The most successful hurler ever, Kilkenny legend Henry Shefflin has revealed what spurred him on to greatness – old video recordings of Galway’s hurling heroes of 1980!
The ten-time All-Ireland senior hurling medal winner, King Henry recalled how he would watch re-runs of Galway’s 1980 famine-ending triumph in the early hours of the morning during his college days at Waterford IT when he was supposed to be studying.
The video of that match – and the cup acceptance speech by Joe Connolly and Joe McDonagh’s rendition of the West’s Awake – proved an inspiration for the man who won eleven All-Stars during a glittering career.
He was speaking as special guest at the 53rd annual Galway Sports Stars awards on Saturday at the Galway Bay Hotel, where a Galway great of the 1980s, PJ Molloy was honoured,
Shefflin said: “I know the Hall of Fame here tonight is PJ Molloy. I was only one years of age, PJ, when you won your first All-Ireland . . . but I grew up and went to college with Damian Joyce, Shane McClearn and a few of the lads like Cathal Murray. They used to come to college and they used to bring down the DVD of The West’s Awake. I used to watch this until one or two o’clock in the morning – I wasn’t studying, unfortunately, we were watching videos of Galway winning All-Ireland titles!
“And then I went on a few years, and the great Tony Keady, who unfortunately passed away this year, and I spent a week with Joe Cooney a few years ago, out in Malawi. And again, I looked at those guys, I was nine or ten years of age at that stage, and these were the people, these were the role models that I wanted to aspire to.”
Some 18 different sports were honoured with 21 awards at this year’s event and Shefflin, who attended with his wife Deirdre, was impressed with the diversity of disciplines represented – at similar events in Kilkenny there’d be just two awards, hurling and camogie, he quipped.
See full coverage over eight pages in this week’s Connacht Tribune.
Galway to complete vaccine roll-out by end of the summer
On the first anniversary of Covid-19’s deadly arrival into Ireland, the head of the Saolta hospital group has predicted that all who want the vaccine will have received it by the end of the summer.
Tony Canavan, CEO of the seven public hospitals, told the Connacht Tribune that the HSE was planning to set up satellite centres from the main vaccination hub at the Galway Racecourse to vaccinate people on the islands and in the most rural parts of the county.
While locations have not yet been signed up, the HSE was looking at larger buildings with good access that could be used temporarily to carry out the vaccination programme over a short period.
“We do want to reach out to rural parts of the region instead of drawing in people from the likes of Clifden and over from the islands. The plan is to set up satellites from the main centre, sending out small teams out to the likes of Connemara,” he explained.
“Ideally we’d run it as close as possible to the same time that the main centres are operating once that is set up. Communication is key – if people know we’re coming, it will put people’s minds at rest.”
Get all the latest Covid-19 coverage in this week’s Connacht Tribune, on sale in shops now – or download the digital edition from www.connachttribune.ie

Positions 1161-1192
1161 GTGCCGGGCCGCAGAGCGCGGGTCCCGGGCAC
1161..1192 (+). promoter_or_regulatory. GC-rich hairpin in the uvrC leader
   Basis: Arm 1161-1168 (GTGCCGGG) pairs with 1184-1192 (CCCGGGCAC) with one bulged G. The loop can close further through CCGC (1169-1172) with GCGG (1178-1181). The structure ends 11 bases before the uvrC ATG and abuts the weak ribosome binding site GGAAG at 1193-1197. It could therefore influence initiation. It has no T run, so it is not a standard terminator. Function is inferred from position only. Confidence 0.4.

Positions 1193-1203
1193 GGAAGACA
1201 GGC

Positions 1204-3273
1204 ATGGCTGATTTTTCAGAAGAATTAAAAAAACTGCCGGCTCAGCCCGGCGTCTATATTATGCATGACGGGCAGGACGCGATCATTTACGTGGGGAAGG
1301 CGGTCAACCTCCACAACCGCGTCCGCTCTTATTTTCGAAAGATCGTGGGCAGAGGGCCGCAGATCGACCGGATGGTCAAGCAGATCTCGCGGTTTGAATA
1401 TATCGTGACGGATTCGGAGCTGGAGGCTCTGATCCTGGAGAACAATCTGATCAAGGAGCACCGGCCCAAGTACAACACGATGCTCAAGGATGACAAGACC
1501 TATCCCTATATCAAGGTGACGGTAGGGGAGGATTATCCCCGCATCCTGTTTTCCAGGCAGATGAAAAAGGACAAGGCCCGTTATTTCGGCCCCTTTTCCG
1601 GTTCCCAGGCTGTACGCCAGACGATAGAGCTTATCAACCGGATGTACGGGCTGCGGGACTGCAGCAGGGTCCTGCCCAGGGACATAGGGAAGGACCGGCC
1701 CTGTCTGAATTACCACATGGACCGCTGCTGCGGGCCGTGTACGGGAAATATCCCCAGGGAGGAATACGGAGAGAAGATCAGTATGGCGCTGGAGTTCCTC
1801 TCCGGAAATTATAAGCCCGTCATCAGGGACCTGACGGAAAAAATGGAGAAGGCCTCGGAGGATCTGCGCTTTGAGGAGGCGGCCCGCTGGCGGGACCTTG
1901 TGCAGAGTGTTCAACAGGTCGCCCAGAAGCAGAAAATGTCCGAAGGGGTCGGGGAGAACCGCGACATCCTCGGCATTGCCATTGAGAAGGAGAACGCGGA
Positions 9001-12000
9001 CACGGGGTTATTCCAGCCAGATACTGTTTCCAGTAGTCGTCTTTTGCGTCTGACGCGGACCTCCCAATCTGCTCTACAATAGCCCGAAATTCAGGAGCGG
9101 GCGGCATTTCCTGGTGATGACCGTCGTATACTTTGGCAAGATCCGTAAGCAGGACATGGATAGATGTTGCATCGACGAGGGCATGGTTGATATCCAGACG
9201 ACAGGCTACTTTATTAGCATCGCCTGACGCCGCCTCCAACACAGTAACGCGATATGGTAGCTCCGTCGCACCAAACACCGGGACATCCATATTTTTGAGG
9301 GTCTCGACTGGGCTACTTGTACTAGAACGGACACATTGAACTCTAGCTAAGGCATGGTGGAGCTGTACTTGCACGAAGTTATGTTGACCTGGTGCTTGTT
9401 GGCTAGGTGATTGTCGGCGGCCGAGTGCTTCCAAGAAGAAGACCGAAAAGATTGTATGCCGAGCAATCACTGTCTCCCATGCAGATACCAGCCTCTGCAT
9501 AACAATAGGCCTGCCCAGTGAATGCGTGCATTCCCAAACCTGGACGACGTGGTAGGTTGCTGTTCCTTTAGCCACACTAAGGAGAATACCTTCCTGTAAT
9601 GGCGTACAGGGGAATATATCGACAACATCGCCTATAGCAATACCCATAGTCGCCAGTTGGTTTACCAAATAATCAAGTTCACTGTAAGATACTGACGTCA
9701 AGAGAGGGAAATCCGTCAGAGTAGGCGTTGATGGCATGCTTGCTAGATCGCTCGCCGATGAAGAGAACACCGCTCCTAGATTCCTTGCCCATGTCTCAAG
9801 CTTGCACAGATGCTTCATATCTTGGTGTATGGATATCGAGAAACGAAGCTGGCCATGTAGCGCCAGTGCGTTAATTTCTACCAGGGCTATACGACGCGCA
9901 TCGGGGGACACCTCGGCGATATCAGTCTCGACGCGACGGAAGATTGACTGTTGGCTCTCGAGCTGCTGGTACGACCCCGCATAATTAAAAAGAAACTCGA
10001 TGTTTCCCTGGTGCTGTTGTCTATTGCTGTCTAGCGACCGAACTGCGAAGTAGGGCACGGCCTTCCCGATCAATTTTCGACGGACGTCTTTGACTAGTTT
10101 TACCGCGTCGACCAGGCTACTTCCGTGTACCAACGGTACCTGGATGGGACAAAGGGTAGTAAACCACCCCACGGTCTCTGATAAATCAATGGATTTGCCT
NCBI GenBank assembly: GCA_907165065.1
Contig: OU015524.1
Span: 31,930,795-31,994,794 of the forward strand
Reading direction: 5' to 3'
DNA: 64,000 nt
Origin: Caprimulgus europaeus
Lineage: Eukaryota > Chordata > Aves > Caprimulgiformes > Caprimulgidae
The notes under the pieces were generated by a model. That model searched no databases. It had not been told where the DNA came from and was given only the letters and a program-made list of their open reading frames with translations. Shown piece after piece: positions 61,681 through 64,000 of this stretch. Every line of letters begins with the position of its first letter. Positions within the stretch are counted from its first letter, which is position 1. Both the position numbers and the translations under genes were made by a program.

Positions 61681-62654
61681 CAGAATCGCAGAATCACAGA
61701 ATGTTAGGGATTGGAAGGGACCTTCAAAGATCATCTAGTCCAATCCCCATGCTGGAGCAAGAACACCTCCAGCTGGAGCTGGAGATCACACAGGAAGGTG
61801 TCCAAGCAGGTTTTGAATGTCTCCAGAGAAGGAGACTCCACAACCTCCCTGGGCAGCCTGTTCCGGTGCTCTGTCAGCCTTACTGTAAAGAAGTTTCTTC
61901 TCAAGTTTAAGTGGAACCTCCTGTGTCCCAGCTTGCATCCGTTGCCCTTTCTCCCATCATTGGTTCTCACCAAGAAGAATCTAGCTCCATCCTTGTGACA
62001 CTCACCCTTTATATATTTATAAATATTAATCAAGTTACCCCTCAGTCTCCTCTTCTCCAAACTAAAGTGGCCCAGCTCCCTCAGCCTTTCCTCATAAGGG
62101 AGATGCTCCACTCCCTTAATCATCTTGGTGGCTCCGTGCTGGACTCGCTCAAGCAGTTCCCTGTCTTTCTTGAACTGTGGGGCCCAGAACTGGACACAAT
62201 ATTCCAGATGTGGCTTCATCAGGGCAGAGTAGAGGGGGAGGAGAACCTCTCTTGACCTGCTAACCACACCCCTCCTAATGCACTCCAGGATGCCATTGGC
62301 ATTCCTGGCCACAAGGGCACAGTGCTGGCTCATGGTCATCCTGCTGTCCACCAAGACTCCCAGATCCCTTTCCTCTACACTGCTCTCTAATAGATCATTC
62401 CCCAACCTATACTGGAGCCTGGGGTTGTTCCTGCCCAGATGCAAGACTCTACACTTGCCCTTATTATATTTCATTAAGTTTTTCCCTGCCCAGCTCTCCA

Galway meteorologist enjoying new-found fame in the sun!
Growing up in Galway where four seasons in a day is considered a soft one, Linda Hughes always had a keen interest in the weather.
But unlike most Irish people, instead of just obsessing about it, she actually went and pursued it as a career.
The latest meteorologist to appear on RTE’s weather forecasts hails from Porridgtown, Oughterard, and brings with her an impressive background in marine forecasting.
She spent six years in Aerospace and Marine International in Aberdeen, Scotland, which provides forecasts for the oil and gas industry.
The 33-year-old was a route analyst responsible for planning routes for global shipping companies. She joined the company after studying experimental physics in NUIG and doing a masters in applied meteorology in Redding in the UK.
“My job was to keep crews safe and not lose cargo by picking the best route to get them to their destination as quickly as possibly but avoiding hurricanes, severe storms,” she explains.
“It was a very interesting job, I really enjoyed it but it was very stressful as you were dealing with bad weather all the time because there’s always bad weather in some part of the world.”
Read the full interview with Linda Hughes in this week’s Connacht Tribune, on sale in shops now – or download the digital edition from www.connachttribune.ie
Great-great-grandmother home after Covid, a stroke, heart failure and brain surgery
Her family are understandably calling her their miracle mum – because an 81 year old great-great-grandmother from Galway has bounced back from Covid-19, a stroke, heart failure and brain surgery since Christmas…to return hale and hearty, to her own home.
But Mary Quinn’s family will never forget the trauma of the last three months, as the Woodford woman fought back against all of the odds from a series of catastrophic set-backs.
The drama began when Mary was found with a bleed on her brain on December 16. She was admitted to Portiuncula Hospital, and transferred to Beaumont a day later where she underwent an emergency procedure – only to then suffer a stroke.
To compound the crisis, while in Beaumont, she contracted pneumonia, suffered heart failure and developed COPD, or chronic obstructive pulmonary disease – the inflammatory lung disease that causes obstructed airflow from the lungs.
“Christmas without mom; things did not look good,” said her daughter Catherine Shiel.
But the worst was still to come – because before Mary was discharged, she contracted Covid-19.
Read Mary’s full, heart-warming story in this week’s Connacht Tribune, on sale in shops now – or download the digital edition from www.connachttribune.ie